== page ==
This study examined a web-based undergraduate course structured around social learning theories through the lens of social construction as a theoretical framework and a case study research method. The purpose of the study was to investigate students' learning experiences from a cognitively guided research framework. Instructional strategies practiced in the course, instructional design developed, and demonstrated students' learning outcomes were examined to help characterize students' learning experiences. The study proceeded from a social constructivist framework, employing a qualitative case study approach. Data collected to support the description of students' learning experiences included early course survey, in-depth interviews, course documents, students' artifacts, online class interactions, email correspondences among participants, and the researcher's journals based on online observations. The results of the study reveal that students' learning experiences and learning outcomes were greatly affected by the instructor's belief about teaching a distance course. Her belief that students should be fully responsible for their own learning in the web-based course resulted in minimal facilitation of the class in all aspects, including moderating students' online discussions, fostering learning communities within the class, and providing elaborate, critical feedback to elicit students' cognitive processes. As a result, the engaged cognitive processes and knowledge domains students demonstrated over the term were not significantly improved. Furthermore, the course goal of establishing a collaborative, interactive, and social learning environment for distance students was not met. The results of this study contribute to the picture of the facilitation skills and moderating practices that support more fully the goal of the development of a cognitively rich learning community. / Graduation date: 2006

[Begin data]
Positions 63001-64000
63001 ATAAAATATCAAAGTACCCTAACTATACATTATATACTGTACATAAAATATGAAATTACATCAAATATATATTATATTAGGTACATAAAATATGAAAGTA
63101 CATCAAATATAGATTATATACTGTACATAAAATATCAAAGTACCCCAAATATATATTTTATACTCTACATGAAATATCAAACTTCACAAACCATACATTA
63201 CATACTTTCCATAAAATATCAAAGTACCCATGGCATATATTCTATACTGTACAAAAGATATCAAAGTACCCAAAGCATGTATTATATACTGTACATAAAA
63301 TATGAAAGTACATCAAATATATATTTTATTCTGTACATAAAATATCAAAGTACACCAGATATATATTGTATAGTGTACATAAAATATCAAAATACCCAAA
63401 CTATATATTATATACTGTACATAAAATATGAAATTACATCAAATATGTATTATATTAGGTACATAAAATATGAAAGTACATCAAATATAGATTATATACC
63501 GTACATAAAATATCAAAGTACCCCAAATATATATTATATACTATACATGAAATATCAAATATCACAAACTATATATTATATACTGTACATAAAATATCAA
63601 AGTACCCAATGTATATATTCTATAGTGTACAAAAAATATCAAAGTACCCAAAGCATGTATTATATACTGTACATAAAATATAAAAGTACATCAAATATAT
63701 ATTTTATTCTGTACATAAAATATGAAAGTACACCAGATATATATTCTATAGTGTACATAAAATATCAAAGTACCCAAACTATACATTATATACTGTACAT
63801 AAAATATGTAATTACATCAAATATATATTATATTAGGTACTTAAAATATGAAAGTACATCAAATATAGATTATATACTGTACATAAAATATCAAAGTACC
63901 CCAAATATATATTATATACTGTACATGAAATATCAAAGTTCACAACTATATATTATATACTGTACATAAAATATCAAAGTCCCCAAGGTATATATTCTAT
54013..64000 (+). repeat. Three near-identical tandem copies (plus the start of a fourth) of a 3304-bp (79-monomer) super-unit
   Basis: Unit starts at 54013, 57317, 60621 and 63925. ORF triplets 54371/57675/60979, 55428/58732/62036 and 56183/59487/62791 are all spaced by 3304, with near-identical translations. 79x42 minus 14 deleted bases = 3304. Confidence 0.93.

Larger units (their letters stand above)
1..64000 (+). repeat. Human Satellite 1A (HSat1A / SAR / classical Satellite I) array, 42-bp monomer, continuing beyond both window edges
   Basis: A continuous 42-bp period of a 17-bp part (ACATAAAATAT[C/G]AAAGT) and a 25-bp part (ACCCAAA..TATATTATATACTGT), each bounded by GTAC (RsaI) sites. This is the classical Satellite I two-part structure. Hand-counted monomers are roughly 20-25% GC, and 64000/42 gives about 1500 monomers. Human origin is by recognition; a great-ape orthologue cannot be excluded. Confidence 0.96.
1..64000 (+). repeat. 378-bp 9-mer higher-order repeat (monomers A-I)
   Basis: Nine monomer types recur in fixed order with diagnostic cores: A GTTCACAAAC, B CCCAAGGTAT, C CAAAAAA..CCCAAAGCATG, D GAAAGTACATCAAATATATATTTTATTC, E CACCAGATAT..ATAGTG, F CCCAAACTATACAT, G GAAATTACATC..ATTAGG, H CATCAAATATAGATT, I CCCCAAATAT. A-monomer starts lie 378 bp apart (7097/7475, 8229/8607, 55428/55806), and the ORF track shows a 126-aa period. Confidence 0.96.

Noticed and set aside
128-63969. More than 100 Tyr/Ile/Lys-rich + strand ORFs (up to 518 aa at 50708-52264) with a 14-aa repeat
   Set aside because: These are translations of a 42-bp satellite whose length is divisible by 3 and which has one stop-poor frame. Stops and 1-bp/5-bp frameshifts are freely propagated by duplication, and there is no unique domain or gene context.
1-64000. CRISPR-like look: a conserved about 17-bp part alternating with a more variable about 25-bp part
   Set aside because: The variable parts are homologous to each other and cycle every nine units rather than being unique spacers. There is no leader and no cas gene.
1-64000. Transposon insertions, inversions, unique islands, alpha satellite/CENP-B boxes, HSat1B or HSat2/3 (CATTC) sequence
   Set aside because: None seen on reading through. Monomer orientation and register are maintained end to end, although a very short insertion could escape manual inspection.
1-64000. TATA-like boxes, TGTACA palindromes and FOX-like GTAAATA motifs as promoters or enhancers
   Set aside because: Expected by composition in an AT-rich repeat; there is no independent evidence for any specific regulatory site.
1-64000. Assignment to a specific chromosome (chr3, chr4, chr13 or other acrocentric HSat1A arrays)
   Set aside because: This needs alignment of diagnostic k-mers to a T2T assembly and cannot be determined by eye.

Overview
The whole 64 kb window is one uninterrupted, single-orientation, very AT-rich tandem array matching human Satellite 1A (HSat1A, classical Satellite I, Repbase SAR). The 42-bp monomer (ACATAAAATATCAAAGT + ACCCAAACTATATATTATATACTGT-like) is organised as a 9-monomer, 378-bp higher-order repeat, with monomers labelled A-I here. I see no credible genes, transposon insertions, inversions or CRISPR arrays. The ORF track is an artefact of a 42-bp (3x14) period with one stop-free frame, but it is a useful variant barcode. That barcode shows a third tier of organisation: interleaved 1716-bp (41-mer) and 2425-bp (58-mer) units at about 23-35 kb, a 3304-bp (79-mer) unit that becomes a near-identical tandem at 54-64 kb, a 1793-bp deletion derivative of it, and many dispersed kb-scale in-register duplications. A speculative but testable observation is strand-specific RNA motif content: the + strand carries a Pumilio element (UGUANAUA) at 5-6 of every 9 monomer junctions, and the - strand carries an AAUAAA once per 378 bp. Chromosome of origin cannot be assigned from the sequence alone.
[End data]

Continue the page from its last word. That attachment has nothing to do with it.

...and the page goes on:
Student understanding of the kinematic quantities of angular speed and angular acceleration

Rankin, Graham W. 11 1900 (has links)